JHOM - Tishrei - Jonah the Reluctant Prophet

Kol Nidrei (all voes) Musical traditiosn from East to  West

The narrator in these verses by poet Gabriel Preil (American, b. Estonia; 1911-1993) wavers between emptiness and faith, escape and return, darkness and hope. Words of consolation seems as elusive as floating petals yet he embraces them, with distrust and with hope.

This poem, written in Hebrew, was translated by Gabriel Preil and David Curzon.

Jonah being thrown into the sea, woodcut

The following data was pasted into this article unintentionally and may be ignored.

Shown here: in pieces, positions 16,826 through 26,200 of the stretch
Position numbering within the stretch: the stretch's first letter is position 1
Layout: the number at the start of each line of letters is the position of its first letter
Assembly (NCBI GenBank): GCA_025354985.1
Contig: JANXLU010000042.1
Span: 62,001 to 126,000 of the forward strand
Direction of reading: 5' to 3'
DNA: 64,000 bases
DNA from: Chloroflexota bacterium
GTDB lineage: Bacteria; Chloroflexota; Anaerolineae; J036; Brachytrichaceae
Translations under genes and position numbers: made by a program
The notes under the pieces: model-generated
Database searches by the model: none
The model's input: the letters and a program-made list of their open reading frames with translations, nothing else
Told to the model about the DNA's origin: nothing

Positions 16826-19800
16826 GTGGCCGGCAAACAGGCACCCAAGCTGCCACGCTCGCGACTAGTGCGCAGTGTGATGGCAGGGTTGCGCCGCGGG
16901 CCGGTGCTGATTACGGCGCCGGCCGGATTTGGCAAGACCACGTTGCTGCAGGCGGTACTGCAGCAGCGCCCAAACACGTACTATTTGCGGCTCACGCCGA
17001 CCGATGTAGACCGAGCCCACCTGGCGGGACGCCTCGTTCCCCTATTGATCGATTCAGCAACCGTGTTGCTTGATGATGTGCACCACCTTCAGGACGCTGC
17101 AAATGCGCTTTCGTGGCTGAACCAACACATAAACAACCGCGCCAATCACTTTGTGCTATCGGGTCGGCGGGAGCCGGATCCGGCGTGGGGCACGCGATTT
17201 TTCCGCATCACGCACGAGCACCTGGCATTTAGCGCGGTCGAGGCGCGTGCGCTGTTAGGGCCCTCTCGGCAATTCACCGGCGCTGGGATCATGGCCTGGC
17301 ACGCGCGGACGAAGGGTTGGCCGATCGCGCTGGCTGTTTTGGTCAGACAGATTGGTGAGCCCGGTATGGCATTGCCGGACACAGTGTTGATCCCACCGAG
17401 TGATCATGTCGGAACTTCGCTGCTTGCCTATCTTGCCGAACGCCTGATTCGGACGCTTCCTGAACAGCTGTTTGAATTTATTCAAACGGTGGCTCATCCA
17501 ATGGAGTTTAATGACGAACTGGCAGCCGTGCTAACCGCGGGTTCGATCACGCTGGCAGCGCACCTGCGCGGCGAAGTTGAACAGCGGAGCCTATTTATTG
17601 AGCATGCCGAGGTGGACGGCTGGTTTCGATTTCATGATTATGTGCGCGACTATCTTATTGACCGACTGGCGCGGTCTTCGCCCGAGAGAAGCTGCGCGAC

Zurich Bible, 1537

The prophet Jonah ran from his angry master
and I to my ship empty of God and man
from a certain nightness which strikes root,
from a net spread to main,
from a shadow that swallows me
like Jonah in the belly of the fish.

All the black things envisioned by the prophets,
tangible, as in a returning mirror, penetrate to me;
all words of consolation are white petals
that flutter, fragile, on over-calm waters.

I, God willing, while escaping my Master, hope to find
a minute of refuge in a season of faith and ripeness.


Barnes and Noble linkDavid Curzon, Modern Poems on the Bible: An Anthology (Philadelphia: JPS, 1994)


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